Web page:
Safeguarding Consumer Privacy
Consumer privacy is a key issue for the Oregon Department of Justice (DOJ) and Attorney General Ellen F. Rosenblum. Rapid changes in technology and information sharing have raised new privacy challenges. The sheer amount of information produced, collected and stored about Oregonians is expanding rapidly, and the data collected is more sensitive than ever. Health trackers, online banking, home security systems and even our cars are presenting new privacy and security challenges.
AG Rosenblum is committed to making the online marketplace safer and more straightforward for Oregonians. In 2017, AG Rosenblum supported the Oregon legislature’s passage of a bill designed to hold companies accountable for their online privacy policies. Under the law, Oregon’s Unlawful Trade Practices Act — passed in the 1970s — now applies to the privacy terms consumers agree to prior to downloading an app or other online tools.
Educators and students across Oregon are using new online services to enhance classroom learning. Many of these services track, collect and store sensitive student information according to their own privacy policies, which may be inadequate.
In 2015 AG Rosenblum helped pass a law that prohibits online educational sites, services, and applications from compiling, sharing or disclosing student information for any purpose other than educational purposes. The Oregon Student Information Protection Act balances protecting our students while giving companies room to develop and thrive in the digital education market. You can read the Oregon Student Information Protection Act here: Oregon Revised Statutes 336.184 »
Oregon businesses and governments have an existing duty to provide reasonable security for Oregonians’ data and to notify any Oregon consumer whose personal information was breached. In 2016 a new law went into effect, allowing the Attorney General to enforce penalties against data holders who fail to use reasonable security measures. The Attorney General also worked to update the law to cover sensitive personal information such as fingerprints, medical information and health insurance information. In the event of a breach, businesses must let effected consumers know. In the event of a breach involving more than 250 Oregonians, the Attorney General is also required to be notified.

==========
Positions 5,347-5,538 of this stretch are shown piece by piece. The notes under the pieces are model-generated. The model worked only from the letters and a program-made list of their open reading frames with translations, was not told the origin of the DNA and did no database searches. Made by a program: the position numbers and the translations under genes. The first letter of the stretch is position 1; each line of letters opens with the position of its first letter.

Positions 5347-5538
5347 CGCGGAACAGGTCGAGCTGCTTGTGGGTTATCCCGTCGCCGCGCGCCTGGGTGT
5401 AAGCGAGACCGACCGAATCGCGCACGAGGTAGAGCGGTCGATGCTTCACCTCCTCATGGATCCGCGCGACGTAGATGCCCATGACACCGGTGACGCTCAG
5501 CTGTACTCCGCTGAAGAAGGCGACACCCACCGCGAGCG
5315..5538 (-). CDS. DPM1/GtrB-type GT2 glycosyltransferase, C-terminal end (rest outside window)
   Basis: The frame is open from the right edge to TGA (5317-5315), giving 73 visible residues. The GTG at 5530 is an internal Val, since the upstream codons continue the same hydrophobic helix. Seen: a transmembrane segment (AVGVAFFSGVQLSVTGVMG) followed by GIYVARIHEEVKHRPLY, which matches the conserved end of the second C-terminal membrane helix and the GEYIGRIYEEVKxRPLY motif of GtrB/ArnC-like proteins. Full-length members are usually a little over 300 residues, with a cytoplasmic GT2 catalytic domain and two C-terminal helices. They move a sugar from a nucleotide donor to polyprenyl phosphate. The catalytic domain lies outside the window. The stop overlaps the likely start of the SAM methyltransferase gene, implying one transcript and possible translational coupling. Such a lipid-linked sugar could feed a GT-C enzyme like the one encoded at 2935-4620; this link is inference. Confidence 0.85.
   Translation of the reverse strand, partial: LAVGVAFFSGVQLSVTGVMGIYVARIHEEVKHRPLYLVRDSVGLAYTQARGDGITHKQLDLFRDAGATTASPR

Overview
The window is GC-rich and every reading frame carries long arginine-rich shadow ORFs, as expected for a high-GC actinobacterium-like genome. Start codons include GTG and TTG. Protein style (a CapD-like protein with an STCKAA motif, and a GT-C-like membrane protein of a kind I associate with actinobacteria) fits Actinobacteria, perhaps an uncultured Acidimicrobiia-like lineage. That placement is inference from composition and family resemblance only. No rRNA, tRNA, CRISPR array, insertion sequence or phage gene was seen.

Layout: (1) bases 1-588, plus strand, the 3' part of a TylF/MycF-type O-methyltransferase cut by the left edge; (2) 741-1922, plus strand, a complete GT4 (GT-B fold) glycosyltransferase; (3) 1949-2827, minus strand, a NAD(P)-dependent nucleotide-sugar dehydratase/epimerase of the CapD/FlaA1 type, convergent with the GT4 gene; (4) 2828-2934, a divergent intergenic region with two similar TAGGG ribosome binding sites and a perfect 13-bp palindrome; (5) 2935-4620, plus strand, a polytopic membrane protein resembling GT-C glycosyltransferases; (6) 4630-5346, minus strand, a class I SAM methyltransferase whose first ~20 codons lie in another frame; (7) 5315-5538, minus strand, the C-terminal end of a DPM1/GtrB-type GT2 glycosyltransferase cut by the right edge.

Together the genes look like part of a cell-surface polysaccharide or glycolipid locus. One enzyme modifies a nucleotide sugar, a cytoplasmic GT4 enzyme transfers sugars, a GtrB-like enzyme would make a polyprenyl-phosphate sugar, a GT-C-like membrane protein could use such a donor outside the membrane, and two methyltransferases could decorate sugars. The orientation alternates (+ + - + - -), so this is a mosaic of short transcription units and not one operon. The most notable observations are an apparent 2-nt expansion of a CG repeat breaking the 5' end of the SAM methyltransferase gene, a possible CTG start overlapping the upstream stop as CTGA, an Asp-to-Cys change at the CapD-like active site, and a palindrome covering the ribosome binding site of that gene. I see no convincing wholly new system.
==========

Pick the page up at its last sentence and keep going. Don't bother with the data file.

Oregonians can search the names of companies or organizations that have reported data breaches ».
You can read the Oregon Consumer Identity Theft Protection Act here: Oregon Revised Statutes 646A.600-646A.628 »
Oregon DOJ Privacy Cases
The Oregon DOJ’s Financial Fraud/Consumer Protection Section handles privacy cases on a wide range of subjects, from data collected from wifi networks to smart TVs. The DOJ also conducts numerous data breach investigations against companies that have put Oregonians’ personal data at risk. If you feel a business is violating your privacy, please file a complaint with us ».
Outreach to Consumers
The Oregon DOJ invests in education and outreach to help Oregonians protect their data and avoid scams and fraud. The Attorney General’s Consumer Protection Outreach Coordinator handles consumer education initiatives related to consumer privacy.
Federal Trade Commission Resources
- FTC’s Privacy Report: Balancing Privacy and Innovation »
- The Do Not Track Option: Giving Consumers a Choice »
- Making Sure Companies Keep Their Privacy Promises to Consumers »
- Protecting Consumers’ Financial Privacy »
- The Children’s Online Privacy Protection Act (COPPA): What Parents Should Know »
- State Attorneys General Send Letter to Zuckerberg Over Data Scandal »
- Stronger Privacy Protections Pass out of Oregon Legislature »
- Oregon’s New Data Breach Law Now in Effect – New Oregon DOJ Website Provides Search of Reported Breaches »
- AG Rosenblum Announces Agreement to Protect Consumer Privacy in RadioShack Case »
- Google Agrees it Won’t Circumvent Consumer Privacy Settings »
- Facebook Safety and Privacy Education (Video) »